Fondue is making a comeback

Listed as what’s ‘cool in food’ in various food magazines, and proving to be coming back into fashion, fondue is on the up! Something you may or may not have experienced while on a ski holiday or maybe something you remember doing in the 1970’s a fondue party is back in the press.

Alive with Flavour’s first supper club of 2019 came to me over dinner in Les Deux Alps, last Summer. A group of us were away walking for the weekend, we sat down one evening, and indulged in some ‘Apres Ski’.  It was such a wonderful evening of cheese and accompaniments, we agreed it would be a very ‘hands on’ experience for one of my supper club events.

During the 18th century the origin of fondue began in Switzerland as a way to use aged cheeses and breads to feed families who had limited access to fresh foods during the winter time.  Producers of cheese and bread saw their busy season was during the warm months and that the food had to be saved by villagers to be used through the cold winter months.  As the cheese would age and the breads became stale it became more difficult to eat.  The local villagers found that if they heated the cheese with wines, garlic, and herbs they could dip their stale bread which would soften when dipped into the flavourful cheese mixture.  This way of cooking together over one pot and eating by a warm cozy fire became a Swiss winter tradition known as fondue.  The word fondue comes from the French word, ‘fondre’, which means ‘to melt’ and has since then been used to reference many other types of fondue for meats, chicken, seafood, and even chocolate.

1875 was the first recorded fondue recipe in Switzerland.

It wasn’t until the 1930’s that Switzerland started promoting fondue as the national dish and in the 1950s it made it to the USA for the World Fair – Switzerlands cocktail dish, a most sophisticated meal, made with Gruyere and Alpine cheeses.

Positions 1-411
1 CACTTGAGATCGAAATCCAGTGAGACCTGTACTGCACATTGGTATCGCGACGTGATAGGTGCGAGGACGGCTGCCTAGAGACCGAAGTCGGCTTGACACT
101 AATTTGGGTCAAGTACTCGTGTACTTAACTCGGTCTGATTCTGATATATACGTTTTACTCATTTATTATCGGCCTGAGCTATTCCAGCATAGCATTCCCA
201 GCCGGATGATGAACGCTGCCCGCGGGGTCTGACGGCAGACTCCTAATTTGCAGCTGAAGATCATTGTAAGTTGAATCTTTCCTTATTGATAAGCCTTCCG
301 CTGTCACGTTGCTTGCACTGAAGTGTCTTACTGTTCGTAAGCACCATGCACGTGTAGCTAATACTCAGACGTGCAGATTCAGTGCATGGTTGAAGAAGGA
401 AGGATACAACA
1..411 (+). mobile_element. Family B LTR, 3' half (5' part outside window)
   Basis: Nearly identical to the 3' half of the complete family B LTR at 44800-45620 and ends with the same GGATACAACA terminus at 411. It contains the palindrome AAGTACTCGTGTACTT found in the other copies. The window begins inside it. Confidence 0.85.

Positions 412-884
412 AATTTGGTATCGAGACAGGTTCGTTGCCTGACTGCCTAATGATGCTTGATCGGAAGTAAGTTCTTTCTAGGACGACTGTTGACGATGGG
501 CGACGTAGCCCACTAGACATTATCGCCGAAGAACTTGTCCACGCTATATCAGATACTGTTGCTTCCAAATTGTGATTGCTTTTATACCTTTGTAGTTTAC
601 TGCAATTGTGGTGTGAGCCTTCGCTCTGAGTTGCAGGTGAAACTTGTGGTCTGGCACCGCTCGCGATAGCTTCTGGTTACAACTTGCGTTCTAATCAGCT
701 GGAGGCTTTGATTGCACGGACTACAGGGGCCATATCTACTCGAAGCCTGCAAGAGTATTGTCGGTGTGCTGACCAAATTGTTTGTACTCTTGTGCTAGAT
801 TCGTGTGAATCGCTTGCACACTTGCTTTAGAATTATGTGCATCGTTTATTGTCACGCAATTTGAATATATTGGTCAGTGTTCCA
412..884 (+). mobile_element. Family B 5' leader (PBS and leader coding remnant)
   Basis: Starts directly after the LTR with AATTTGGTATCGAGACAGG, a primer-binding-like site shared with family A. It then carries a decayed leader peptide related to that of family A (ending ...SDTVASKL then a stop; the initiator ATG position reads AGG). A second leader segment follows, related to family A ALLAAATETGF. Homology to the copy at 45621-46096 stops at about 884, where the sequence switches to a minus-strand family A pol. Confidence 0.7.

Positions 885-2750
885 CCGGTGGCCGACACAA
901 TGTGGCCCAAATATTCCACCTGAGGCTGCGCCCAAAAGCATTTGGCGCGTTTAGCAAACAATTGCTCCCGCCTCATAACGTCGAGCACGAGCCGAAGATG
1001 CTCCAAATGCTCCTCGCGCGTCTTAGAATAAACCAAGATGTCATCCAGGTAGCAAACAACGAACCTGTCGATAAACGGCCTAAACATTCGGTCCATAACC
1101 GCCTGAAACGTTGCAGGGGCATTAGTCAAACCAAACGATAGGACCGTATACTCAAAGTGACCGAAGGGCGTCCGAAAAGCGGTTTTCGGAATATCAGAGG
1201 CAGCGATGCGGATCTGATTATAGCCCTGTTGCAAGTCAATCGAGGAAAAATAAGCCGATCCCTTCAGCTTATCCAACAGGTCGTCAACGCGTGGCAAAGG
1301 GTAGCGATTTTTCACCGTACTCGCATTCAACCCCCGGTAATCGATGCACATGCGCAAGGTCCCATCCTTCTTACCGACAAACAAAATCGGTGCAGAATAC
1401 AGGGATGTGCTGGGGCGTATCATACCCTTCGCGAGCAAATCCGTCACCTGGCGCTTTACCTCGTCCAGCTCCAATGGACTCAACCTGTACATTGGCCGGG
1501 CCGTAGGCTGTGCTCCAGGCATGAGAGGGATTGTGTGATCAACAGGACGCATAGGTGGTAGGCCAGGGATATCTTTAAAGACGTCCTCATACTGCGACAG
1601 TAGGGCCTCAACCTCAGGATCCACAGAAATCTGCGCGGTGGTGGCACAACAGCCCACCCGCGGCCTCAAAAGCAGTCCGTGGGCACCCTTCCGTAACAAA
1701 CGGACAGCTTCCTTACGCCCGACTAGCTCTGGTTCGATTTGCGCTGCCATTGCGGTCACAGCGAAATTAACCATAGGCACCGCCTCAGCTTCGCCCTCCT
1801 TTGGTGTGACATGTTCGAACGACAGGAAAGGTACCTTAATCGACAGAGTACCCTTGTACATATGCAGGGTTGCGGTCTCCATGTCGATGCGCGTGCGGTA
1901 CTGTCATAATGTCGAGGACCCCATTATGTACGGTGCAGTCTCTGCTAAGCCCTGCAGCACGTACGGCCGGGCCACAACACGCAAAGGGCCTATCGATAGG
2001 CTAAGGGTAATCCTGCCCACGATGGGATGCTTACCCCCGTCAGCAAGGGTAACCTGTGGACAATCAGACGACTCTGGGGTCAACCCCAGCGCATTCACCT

I have been researching all about cheese I spent the day with Clare at Slate Cheese in Aldeburgh, Suffolk listen to our Podcast here. If you work in London you may want to check out Paxton and Whitfield in Jermyn Street, London – a fountain of knowledge and know everything about cheese!

 

Raclette has more than one definition. Raclette is a Swiss cheese dish, a cultural land mark, the name of a cheese, a table top appliance, a dining experience, a great time!

Raclette is very popular in Europe, especially in the Swiss Alps and other ski regions. And that’s where it’s said Raclette came from.

Back in the days, Swiss shepherds from the French speaking Valais region needed to bring food up to the Alps that was relative cheap and wouldn’t spoil easily in the hot summer month. So they brought cheese and potatoes. While the potatoes roasted in the fire, a big piece of cheese was put close to the fire. Once it started melting the cheese was taken away and scraped of the cheese onto the baked potatoes. This was not only filling and nourishing but also delicious. In French ‘to scrape’ translates to ‘racler’ and this is where the term Raclette comes from.

Today, few houses have an open fire place, so to simulate the process we now have Raclette Melter that hold a block or half wheel of cheese under a heating element. Once melted, the cheese is being scraped off onto the prepared potatoes.

Another variety is a Raclette Grill, ‘ Pierre chaude’ which allows melting individual portions of cheese and offers a grill top to serve grilled vegetables, meat, chicken, or fish with the cheese.

It was again part of my experience in the Alps last summer and I felt it was very important to use a Raclette Melter rather than a grill which is a more familiar method.

 

The recipe we used for our evening was a French take on the Swiss fondue  with a mix of Emmental, Gruyere and Beauford or Comte. I have also used Kirsch which gives a fruity sweet cherry or quite plummy flavour to our fondue.

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